HomeAnalysisPresent, futuristic technologies in the evolvement of accounting

Present, futuristic technologies in the evolvement of accounting

Hope Mhindu
A LOT of change quotes are available on the internet explaining the permanence of change and the need to adapt to change. Renowned companies like Kodak have closed due to a failure to adapt to change.

Kodak was the very first company to invent a digital camera, this was definitely cutting edge and ahead of the market in 1975, yet their failure to adapt to new technology heralded Kodak’s downfall.

The one quote I greatly resonate with on change is by Jeff Bezos, the executive chairperson of Amazon, says: “What’s dangerous is not to evolve”.

The failure to evolve in a world where technology is dynamic and change is constant may herald the downfall of even the best performing companies.

Technology has changed what it means for companies to stay competitive, Hazem Fayyad in his article on Survival of the fittest in the age of Digital Disruption highlighted that “back in the 1950’s an S&P 500 company would stay on the index for an average 60 years, today, companies get replaced on a monthly basis, and companies that want to succeed must understand how to merge technology with strategy”.

This article will look at technologies in accounting and finance and how businesses can leverage on these technologies to ensure their survival now and in the future. Furthermore, the article will also look at the role of the accountant in such an automated world.

Cloud computing
In the old days all the accountant’s work and documents were found on paper and then subsequently on a hard drive on someone’s computer, but now businesses are using cloud computing.

Cloud computing allows storage and access of data online rather than on a hard drive. Cloud computing is key in accounting as it allows access to information via the cloud hence accounting teams and clients can access up to date financial data in real time allowing easier collaboration and information sharing.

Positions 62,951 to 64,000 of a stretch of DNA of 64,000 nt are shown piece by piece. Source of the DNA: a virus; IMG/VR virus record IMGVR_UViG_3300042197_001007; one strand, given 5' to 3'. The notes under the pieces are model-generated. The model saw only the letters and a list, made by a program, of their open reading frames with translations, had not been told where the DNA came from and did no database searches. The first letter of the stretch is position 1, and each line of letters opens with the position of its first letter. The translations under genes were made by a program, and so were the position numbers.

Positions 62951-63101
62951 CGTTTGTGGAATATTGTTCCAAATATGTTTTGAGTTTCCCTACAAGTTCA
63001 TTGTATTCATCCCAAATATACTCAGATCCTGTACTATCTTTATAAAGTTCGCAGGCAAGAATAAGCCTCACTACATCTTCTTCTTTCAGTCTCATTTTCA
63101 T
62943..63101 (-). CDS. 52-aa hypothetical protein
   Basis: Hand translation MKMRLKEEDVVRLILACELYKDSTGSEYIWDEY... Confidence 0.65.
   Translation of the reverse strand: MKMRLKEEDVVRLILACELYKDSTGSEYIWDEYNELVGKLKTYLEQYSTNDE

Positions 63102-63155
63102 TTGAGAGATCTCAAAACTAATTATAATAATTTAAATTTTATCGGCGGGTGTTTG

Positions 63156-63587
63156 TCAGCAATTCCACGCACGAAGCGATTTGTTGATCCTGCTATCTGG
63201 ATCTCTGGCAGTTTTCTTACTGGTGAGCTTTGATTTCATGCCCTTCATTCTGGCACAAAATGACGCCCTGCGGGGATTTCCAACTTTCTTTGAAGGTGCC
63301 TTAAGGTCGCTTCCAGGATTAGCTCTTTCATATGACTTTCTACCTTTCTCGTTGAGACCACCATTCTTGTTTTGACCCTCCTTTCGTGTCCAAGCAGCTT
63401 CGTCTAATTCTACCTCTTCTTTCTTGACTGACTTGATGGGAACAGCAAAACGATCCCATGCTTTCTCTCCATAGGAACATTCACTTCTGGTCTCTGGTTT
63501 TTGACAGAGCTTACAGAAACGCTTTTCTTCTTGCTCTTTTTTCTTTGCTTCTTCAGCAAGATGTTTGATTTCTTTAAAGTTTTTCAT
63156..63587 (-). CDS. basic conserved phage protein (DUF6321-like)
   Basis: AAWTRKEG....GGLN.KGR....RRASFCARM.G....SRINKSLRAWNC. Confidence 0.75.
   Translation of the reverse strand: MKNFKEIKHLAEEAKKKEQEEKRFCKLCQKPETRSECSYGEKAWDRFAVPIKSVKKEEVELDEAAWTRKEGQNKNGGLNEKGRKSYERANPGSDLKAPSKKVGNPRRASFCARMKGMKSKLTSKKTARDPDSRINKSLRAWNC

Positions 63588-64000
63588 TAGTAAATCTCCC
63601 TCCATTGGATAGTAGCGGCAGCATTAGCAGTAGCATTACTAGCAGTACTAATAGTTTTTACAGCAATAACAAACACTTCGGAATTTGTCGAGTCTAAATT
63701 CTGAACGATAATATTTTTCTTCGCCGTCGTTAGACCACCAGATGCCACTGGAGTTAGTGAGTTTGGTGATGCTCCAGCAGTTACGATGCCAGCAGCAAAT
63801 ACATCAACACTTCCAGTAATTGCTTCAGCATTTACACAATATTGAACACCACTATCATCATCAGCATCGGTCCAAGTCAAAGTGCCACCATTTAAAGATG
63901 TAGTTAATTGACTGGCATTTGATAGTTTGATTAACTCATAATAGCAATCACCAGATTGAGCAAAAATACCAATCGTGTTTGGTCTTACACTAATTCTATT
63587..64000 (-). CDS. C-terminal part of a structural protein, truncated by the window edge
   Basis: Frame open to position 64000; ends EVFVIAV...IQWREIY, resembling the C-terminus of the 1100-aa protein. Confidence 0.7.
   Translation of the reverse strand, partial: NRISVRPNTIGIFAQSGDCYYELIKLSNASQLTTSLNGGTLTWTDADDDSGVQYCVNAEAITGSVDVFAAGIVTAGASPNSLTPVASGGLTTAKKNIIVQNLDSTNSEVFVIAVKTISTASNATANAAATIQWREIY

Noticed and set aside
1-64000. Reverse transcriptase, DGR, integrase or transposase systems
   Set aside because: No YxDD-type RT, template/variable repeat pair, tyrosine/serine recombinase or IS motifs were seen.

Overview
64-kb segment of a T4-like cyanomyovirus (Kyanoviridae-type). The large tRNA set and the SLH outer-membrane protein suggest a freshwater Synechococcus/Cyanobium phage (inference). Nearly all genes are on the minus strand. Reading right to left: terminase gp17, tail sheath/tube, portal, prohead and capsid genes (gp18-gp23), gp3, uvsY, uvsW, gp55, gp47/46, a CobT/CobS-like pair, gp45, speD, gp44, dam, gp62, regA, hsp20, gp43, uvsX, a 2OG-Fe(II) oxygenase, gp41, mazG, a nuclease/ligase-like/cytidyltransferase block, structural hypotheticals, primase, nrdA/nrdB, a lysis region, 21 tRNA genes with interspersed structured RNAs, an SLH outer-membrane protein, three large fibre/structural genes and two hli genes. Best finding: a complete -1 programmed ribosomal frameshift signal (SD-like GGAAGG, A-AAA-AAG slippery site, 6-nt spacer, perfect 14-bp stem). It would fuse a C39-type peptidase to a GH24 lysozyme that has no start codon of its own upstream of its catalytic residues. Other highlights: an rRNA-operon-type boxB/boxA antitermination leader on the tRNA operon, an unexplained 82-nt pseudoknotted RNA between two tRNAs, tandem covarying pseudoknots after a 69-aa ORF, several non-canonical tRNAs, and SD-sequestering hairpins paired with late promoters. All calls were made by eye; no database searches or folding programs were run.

Some of the popular platforms in use are QuickBooks and Xero.  The growth in cloud computing can be attributed to integration of the cloud with new technologies such as artificial intelligence and machine learning.

The integration of artificial intelligence and the cloud have been said to “automate complex and repetitive tasks to boost productivity, as well as perform data analysis without human intervention”. (Joydip Kanjilal:2021)

The main drawback for cloud computing versus storage on site or on one’s hard drive is that cloud computing only works where there is an active internet connection.

In a Zimbabwean context where power is an issue, entities wishing to adopt cloud computing should have alternative power sources to ensure they have access to their desired cloud computing platforms.

Cloud computing servers are considered quite secure, and some may even consider them, more secure than traditional accounting software. However, risk of hacking still remains, although considered low.

In choosing cloud accounting software, it is vital that adequate research is carried out on the information security practices of preferred software.

 Blockchain technology
Can the audit process be entirely abandoned with blockchain? Accounting’s core principles rely on the double entry bookkeeping system.  As part of the accounting function the accountant is expected to prepare financial statements for the users of general purpose financial statements, and the auditor to give reasonable assurance about the provided financial statements.

Investopedia defines blockchain as a digitally distributed, decentralised, public ledger that exists across a network. It is popularly used in cryptocurrency systems as it guarantees the accuracy and security of data without the need for a trusted third party.

Blockchain will reduce the input of an auditor as most of the work in regards to verifying transactions will be kept in a decentralised register.Blockchain also has the benefit of providing encryption, which still allows companies to use a common data retention infrastructure.

This, therefore, allows transactions to be recorded in a shared ledger, although the auditor and accountant will still maintain their separate database.